Lectionary Poetry – Fourteenth Sunday After Pentecost (Year C)

Lectionary Poetry

With the dawn of a new church year, we have launched a new feature on our website, a weekly post of poetry that resonates with the lectionary readings for that week.

*** Narrative Lectionary ***

Lectionary Reading:
Genesis 6:5-22; 8:6-12; 9:8-17



Noah Built the Ark
James Weldon Johnson

In the cool of the day—
God was walking—
Around in the Garden of Eden.
And except for the beasts, eating in the fields,
And except for the birds, flying through the trees,
The garden looked like it was deserted.
And God called out and said: Adam,
Adam, where art thou?
And Adam, with Eve behind his back,
Came out from where he was hiding.

And God said: Adam,
What hast thou done?
Thou hast eaten of the tree!
And Adam,
With his head hung down,
Blamed it on the woman.

For after God made the first man Adam,
He breathed a sleep upon him;
Then he took out of Adam one of his ribs,
And out of that rib made woman.
And God put the man and woman together
In the beautiful Garden of Eden,
With nothing to do the whole day long
But play all around in the garden.
And God called Adam before him,
And he said to him;
Listen now, Adam,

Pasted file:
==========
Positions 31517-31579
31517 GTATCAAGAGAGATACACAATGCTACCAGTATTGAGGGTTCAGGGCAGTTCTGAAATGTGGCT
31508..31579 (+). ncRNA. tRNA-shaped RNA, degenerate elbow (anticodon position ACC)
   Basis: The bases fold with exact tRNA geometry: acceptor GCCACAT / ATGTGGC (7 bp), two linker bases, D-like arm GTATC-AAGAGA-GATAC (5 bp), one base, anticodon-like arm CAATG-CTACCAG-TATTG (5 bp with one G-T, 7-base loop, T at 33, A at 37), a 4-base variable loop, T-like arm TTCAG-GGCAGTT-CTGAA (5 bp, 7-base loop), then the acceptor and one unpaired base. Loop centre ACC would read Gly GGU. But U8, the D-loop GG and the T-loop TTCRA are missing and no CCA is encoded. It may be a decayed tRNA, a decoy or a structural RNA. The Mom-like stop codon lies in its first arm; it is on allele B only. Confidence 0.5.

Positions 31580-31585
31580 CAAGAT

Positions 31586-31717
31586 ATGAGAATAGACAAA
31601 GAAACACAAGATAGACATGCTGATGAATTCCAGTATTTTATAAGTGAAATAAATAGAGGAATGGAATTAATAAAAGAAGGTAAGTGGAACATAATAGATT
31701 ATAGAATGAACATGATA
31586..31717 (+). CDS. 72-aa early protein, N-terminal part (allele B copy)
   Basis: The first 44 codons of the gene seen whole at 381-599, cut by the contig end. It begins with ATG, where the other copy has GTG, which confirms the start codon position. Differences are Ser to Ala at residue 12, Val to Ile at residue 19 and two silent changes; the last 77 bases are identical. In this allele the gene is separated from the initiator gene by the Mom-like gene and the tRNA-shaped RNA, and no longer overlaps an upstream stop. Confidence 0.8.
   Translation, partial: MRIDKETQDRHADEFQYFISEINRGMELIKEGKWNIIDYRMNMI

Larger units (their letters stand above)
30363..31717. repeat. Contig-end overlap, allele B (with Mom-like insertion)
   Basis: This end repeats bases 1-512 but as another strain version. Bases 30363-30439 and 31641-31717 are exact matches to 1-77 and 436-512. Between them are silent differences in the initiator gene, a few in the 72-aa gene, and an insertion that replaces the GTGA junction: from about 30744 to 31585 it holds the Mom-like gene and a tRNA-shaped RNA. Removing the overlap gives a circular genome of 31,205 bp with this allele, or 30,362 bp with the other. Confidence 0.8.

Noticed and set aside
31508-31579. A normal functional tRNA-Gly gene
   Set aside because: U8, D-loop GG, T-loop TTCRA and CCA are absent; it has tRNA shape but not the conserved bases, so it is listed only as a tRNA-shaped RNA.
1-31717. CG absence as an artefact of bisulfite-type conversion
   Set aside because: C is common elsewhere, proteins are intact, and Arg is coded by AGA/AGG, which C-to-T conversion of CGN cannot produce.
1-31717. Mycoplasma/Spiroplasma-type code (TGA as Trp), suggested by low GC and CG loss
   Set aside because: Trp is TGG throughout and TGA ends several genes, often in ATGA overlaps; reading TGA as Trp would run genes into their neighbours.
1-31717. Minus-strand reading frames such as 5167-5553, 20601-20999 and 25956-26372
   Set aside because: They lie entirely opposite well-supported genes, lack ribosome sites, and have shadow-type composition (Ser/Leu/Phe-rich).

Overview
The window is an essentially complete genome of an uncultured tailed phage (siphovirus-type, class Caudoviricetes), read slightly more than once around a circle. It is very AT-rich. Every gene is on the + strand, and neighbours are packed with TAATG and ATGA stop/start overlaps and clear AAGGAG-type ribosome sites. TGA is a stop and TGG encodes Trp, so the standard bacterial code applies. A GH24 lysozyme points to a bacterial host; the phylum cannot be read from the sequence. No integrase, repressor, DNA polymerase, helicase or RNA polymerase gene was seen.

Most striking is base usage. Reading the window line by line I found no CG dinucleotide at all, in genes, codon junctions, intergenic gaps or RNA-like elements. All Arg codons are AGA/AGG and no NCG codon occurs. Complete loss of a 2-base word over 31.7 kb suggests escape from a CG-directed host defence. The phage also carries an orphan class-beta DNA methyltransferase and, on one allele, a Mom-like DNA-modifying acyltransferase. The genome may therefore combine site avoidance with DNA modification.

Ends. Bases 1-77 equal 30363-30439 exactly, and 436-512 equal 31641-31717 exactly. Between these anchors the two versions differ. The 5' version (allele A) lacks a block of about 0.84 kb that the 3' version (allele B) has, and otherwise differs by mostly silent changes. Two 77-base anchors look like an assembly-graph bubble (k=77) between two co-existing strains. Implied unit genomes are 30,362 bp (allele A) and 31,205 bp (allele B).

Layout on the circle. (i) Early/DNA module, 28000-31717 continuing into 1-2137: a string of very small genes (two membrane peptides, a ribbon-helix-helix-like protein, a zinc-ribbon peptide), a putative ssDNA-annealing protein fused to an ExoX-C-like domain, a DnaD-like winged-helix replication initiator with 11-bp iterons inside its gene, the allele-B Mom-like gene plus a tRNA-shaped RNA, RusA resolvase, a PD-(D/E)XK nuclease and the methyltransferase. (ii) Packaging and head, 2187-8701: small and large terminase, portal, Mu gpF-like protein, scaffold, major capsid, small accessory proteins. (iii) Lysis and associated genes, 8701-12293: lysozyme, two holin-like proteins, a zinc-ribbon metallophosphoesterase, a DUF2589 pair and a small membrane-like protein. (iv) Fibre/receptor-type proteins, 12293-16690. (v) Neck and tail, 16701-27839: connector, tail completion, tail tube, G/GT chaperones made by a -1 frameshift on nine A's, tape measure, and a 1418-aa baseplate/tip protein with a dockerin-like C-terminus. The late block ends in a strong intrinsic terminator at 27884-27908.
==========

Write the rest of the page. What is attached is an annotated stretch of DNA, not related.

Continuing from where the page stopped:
Of all the fruit in the garden you can eat,
Except of the tree of knowledge;
For the day thou eatest of that tree,
Thou shalt surely die.

Then pretty soon along came Satan.
Old Satan came like a snake in the grass
To try out his tricks on the woman.
I imagine I can see Old Satan now
A-sidling up to the woman,
I imagine the first word Satan said was:
Eve, you’re surely good looking.
I imagine he brought her a present, too,—
And, if there was such a thing in those ancient days,
He brought her a looking-glass.

And Eve and Satan got friendly—
Then Eve got to walking on shaky ground;
Don’t ever get friendly with Satan.—
And they started to talk about the garden,
And Satan said: Tell me, how do you like
The fruit on the nice, tall, blooming tree
Standing in the middle of the garden?
And Eve said:
That’s the forbidden fruit,
Which if we eat we die.

And Satan laughed a devilish little laugh,
And he said to the woman: God’s fooling you, Eve;
That’s the sweetest fruit in the garden,
I know you can eat that forbidden fruit,
And I know that you will not die.

And Eve looked at the forbidden fruit,
And it was red and ripe and juicy.
And Eve took a taste, and she offered it to Adam,
And Adam wasn’t able to refuse;
So he took a bite, and they both sat down
And ate the forbidden fruit.—
Back there, six thousand years ago,
Man first fell by woman—
Lord, and he’s doing the same today.

And that’s how sin got into this world.
And man, as he multiplied on the earth,
Increased in wickedness and sin.
He went on down from sin to sin,
From wickedness to wickedness,
Murder and lust and violence,
All kinds of fornications,
Till the earth was corrupt and rotten with flesh,
An abomination in God’s sight.

And God was angry at the sins of men.
And God got sorry that he ever made man.
And he said: I will destroy him.
I’ll bring down judgment on him with a flood.
I’ll destroy ev’rything on the face of the earth,
Man, beasts and birds, and creeping things.
And he did—
Ev’rything but the fishes.

But Noah was a just and righteous man.
Noah walked and talked with God.
And, one day, God said to Noah,